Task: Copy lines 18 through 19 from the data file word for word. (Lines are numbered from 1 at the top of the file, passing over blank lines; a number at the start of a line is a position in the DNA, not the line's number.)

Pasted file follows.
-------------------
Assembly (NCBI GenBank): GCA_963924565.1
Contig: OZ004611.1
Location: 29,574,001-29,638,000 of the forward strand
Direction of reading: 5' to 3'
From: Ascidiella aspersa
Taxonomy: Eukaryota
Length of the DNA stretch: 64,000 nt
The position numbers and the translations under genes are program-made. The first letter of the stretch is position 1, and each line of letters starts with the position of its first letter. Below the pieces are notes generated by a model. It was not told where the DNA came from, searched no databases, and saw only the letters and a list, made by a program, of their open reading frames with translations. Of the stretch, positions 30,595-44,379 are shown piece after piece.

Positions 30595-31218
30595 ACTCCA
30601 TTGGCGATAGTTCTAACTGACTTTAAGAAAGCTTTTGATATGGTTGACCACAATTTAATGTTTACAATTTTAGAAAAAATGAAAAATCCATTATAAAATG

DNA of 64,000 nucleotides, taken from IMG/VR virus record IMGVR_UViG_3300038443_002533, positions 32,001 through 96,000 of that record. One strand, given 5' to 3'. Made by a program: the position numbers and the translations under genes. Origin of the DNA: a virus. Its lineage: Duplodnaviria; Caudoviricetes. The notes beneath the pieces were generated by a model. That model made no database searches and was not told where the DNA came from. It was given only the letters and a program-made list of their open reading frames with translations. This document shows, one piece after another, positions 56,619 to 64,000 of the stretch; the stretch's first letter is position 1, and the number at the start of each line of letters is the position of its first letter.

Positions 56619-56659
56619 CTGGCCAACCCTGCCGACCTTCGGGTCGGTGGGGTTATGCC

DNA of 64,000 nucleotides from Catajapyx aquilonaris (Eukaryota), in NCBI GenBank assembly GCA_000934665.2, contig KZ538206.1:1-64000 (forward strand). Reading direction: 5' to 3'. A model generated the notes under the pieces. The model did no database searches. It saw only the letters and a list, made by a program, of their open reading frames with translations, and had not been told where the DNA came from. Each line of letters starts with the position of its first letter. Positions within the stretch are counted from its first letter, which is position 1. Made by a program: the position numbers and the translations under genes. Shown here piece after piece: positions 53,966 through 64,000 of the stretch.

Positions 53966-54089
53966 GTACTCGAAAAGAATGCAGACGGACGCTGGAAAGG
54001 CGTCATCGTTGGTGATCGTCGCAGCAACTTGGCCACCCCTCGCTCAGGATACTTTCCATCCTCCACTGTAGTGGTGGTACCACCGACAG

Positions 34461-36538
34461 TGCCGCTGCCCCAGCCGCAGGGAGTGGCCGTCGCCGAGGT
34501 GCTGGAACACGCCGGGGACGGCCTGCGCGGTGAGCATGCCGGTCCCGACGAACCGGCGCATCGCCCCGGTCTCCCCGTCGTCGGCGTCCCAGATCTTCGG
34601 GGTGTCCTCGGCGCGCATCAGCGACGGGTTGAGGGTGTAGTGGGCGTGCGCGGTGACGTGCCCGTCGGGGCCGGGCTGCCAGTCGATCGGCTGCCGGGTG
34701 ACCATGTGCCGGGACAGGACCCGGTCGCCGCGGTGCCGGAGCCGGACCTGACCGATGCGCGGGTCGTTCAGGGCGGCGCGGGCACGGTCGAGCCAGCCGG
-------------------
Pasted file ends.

54001 CGTCATCGTTGGTGATCGTCGCAGCAACTTGGCCACCCCTCGCTCAGGATACTTTCCATCCTCCACTGTAGTGGTGGTACCACCGACAG

Positions 34461-36538